Democrats wanted to give states billions of dollars to prevent pandemic layoffs, but they didn’t want Republican legislatures taking the money and cutting rich people’s taxes instead.
So the American Rescue Plan, the massive stimulus package passed earlier this month, disallows states from using the money to pay for any new tax cuts, and Republicans are furious. A group of GOP attorneys general said it could be “the greatest attempted invasion of state sovereignty by Congress in the history of our Republic.”
It’s not that. But it could be the greatest attack on state sovereignty since 2017 when Republicans took a whack at Democratic states with their Tax Cuts and Jobs Act.
Using practically the same terms, Democrats criticized the law for limiting the amount of state and local taxes that households could deduct from their federal income tax bills. Losing the deduction meant higher taxes for some households ― and the possibility of blowback against Democratic state and local governments.
The so-called SALT deduction “is essential to prevent the federal tax power from interfering with the States’ sovereign authority to make their own choices,” said a coalition of attorneys general from Democratic states in a futile 2018 lawsuit.
“Washington has launched a calculated and direct assault aimed at the very heart of New York,” Gov. Andrew Cuomo (D) said that year.
The previously unlimited deduction allowed Democratic legislatures to draw lots of revenue from state income and property taxes without actually burdening their residents, since whatever amount they paid they could then write off from their federal tax bills. It amounted to an indirect subsidy of state governments ― or, as then-House Speaker Paul Ryan (R-Wis.) said, it propped up “big government states.”
The Republican tax law capped the deduction at $10,000, though raw partisanship was not the only reason why ― doing so also limited the cost of the bill and helped simplify the tax code by getting more people to use a standard deduction instead of itemizing their expenses.
The change resulted in tax increases on some higher-earners in parts of New York, New Jersey and other Democratic states that use high taxes to pay for public goods like health care and education. Without the full deduction, Democratic states could face pressure to cut taxes and eventually cut spending, though that does not appear to have happened so far.
(The awkward thing about Democrats railing against the SALT cap was that they said the law overly benefited the rich, but the cap was pretty much the law’s only provision that disadvantaged higher earners. Repealing it would further enrich the wealthy, since more than half the benefit of a repeal would go to households with million-dollar incomes.)
Now Republicans say it’s Democrats bludgeoning red states, even as the American Rescue Plan hands out $219 billion for states to replace revenue lost from diminished economic activity. The law specifically says states can also use the money to help households and businesses, to boost pay for state employees doing essential work, or to invest in water, sewer or broadband infrastructure.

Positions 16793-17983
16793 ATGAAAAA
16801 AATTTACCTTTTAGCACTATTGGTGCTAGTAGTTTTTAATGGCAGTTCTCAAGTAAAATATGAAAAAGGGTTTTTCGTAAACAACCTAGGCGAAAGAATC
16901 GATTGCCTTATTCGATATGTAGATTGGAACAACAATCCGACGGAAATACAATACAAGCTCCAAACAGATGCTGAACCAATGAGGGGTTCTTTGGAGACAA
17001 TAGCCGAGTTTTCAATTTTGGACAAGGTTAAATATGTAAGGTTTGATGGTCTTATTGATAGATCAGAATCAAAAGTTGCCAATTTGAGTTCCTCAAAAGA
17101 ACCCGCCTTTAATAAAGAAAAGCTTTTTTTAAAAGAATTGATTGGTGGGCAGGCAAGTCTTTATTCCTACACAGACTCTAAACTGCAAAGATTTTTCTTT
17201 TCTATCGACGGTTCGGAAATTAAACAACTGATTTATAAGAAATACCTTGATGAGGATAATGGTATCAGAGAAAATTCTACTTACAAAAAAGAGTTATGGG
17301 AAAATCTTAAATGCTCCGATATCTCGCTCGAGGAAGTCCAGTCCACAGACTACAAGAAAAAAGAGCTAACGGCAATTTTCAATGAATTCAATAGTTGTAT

But the law forbids states from using the money “to either directly or indirectly offset a reduction in the net tax revenue … resulting from a change in law, regulation, or administrative interpretation during the covered period that reduces any tax.”
Since money is fungible, Republicans say, this provision could prevent states from cutting taxes at all, even if the tax cut was planned in advance and even if it has nothing to do with the aid in the Rescue Plan.
We’re taking things that are interesting and do have political effects, but we make them as simple and as conflict-driven as possible.
Richard Auxier, senior policy associate at the Urban-Brookings Tax Policy Center
The Treasury Department hasn’t yet provided guidance on what kinds of tax cuts would still be allowed by the law, but Secretary Janet Yellen seemed sympathetic to Republican concerns when she testified on Capitol Hill this week.
“We will have to define what it means to use money from this act as an offset for tax cuts,” Yellen told the Senate Banking Committee. “And given the fungibility of money, it’s a hard question to answer, but that’s what we’re required to do and we will do our best to offer guidance on it.”
In both the Rescue Plan and the 2017 tax law, the federal policy may have incidental political effects, but it wasn’t written just to dominate and punish the other political party, said Richard Auxier, a senior policy associate at the Urban-Brookings Tax Policy Center. A nuanced policy change doesn’t have to be crammed into a two-sided ideological battle.
“We’re taking things that are interesting and do have political effects, but we make them as simple and as conflict-driven as possible,” Auxier said.
Senate Finance Committee Chair Ron Wyden (D-Ore.) said Democrats did not intend to quash all state tax reductions and that the Treasury Department has the expertise to write good guidance for states.
“It was important to make sure that those monies were not going to be used for another boondoggle for the very wealthy,” Wyden told HuffPost.
Sen. Mike Crapo (R-Idaho), the committee’s top Republican, said he could see the similarity between the partisan responses to the two laws but that the Rescue Plan is potentially the greater affront to states.
“In the first case [Democrats] are objecting to a chance in the federal tax code and in this case they are trying to assert federal control over state sovereignty,” Crapo said.
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